I love them regardless of what they feel or don’t feel. I think there are certain truths we understand about dogs and the rest we make up as we go along. Considering the joy they bring to our lives, does it really matter – I didn’t think so.

Do Dogs Have Feelings?

Posted on Apr 08, 2010
Behavioral Modification, Dog Psychology, Dog Training, Dogs Express Emotion, Labradoodle
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The subject of dogs and what it is they feel will forever be a topic of interest to us dog advocates. I don’t think I would treat them any differently if I were to find out they had no “feelings” in the sense that we humans do.

A feeling can be like the weather in Seattle. If you don’t like it, wait an hour and it will be different! This is certainly true if our feelings are based on emotion alone. Living with humans, dogs are exposed to our fickle behaviors and moods whether or not they understand or join us in them.

I know when I have asked a client to confine (crate or kennel or keep a leash on their dog) they wonder if it will hurt their dog’s feelings. On behalf of all the dogs I love, NO! We don’t worry about hurting an infant’s feelings if we don’t let them run free and out of our sight before they are trustworthy.

I do believe dogs have feelings, and the rest is my life study.  For instance, I came home from a training session to find that my dogs were frantically going through the phone book looking for a florist so they could send me flowers for my upcoming birthday. You can see their disappointment in my walking in on the surprise. I’d say they have feelings…

I think Melody needs glasses!

Dogs Being Silly

Posted on Jan 20, 2010
Behavioral Modification, Dog Humor, Dog Psychology, Dog Smile, Dogs Express Emotion
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Are your dogs ever silly?  I don’t know what the term would be in dog world, but in human language, it is best described as silly!

I have written previously about Melody, a tiny Yorkie with a horrible past.  If she never exuded a moment of happiness or silliness, it would be understandable.  She, however, is beyond animated when she sees me approach or is ready for a meal.

She crab crawls, wiggles, spins, rolls and turns in excitement.  She reminds me that regardless of how someone appears or what their past experiences have been, inside there may be a little silly waiting to express itself.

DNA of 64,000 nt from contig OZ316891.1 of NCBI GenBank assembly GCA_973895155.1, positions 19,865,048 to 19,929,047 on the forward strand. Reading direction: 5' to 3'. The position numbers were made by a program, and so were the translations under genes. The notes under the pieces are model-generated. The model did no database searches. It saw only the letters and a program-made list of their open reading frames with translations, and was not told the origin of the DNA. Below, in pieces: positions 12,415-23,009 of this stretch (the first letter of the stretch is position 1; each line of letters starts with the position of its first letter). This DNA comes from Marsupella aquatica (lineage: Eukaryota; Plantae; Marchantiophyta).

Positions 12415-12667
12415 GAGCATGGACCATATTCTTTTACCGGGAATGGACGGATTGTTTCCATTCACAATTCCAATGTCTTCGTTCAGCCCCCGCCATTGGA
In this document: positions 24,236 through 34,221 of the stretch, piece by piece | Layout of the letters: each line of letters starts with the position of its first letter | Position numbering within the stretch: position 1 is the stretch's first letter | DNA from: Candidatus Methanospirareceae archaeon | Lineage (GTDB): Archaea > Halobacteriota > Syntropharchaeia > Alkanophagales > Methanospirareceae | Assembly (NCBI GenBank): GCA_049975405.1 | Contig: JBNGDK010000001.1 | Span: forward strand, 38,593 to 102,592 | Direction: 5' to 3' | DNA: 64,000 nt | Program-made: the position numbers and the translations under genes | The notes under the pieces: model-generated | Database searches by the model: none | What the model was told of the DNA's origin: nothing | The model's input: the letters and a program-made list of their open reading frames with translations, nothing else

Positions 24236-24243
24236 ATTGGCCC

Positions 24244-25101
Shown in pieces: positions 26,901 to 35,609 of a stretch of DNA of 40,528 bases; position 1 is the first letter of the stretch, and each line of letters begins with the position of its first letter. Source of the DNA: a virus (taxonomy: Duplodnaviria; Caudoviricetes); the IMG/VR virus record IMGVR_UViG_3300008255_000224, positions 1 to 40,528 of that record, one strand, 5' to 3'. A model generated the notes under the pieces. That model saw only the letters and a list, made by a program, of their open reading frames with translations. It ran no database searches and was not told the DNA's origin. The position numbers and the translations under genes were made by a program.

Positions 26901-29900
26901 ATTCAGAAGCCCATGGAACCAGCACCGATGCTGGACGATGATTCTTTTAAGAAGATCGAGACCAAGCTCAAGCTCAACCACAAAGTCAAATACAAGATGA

We expect puppies to be silly and on some days look forward to when they grow up.  Melody, on the other hand, is far from being puppy age and is getting her silly on later in life.  She shows us that it’s ok.  I think I’ll join her.

Dogs Expressing Emotion

Posted on Dec 15, 2009
Behavioral Modification, Dog Humor, Dog Psychology, Dog Smile, Dog Training, Dogs and Cognitive Learning, Dogs Express Emotion
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It is fascinating to read the studies on the analysis of dogs and their expression of emotion.  We, of course, refer to emotion in the sense that we experience it.  Dogs; however, live in the moment so their emotion may be more raw than ours.  I don’t think they are capable of deceiving us by expressing an emotion they aren’t really feeling at the moment.   They don’t pretend as well as we do!

There are fun photographs of dogs smiling.  And they do!  Some more than others, but it still qualifies as a smile.  I also have seen more than my share of grumpy-doggy face.  The “it’s you again” look on some dogs when I (the trainer) show up for another training session can be very comical – for us humans more so than the dog.

With the cooler temperatures, the dogs seem quite content to cuddle on their beds a little longer than normal.  And, some days, I think they get up on the wrong side of their cedar-chipped, double-organic-fiber-stuffed, memory foam dog beds!  Perhaps they have bad dreams and restless nights too; so, I will cut them some slack.

Regardless, I think it’s fun to notice that much like a little child, a dog’s expression of “emotion” shifts in a nano-second.  In a flash, they go from grump-dog to tail-waggin’-ready-for-a-walk dog.  I wish it were that easy for us two-leggers!  Once again, we learn from our dogs how blessed it is to live in the moment.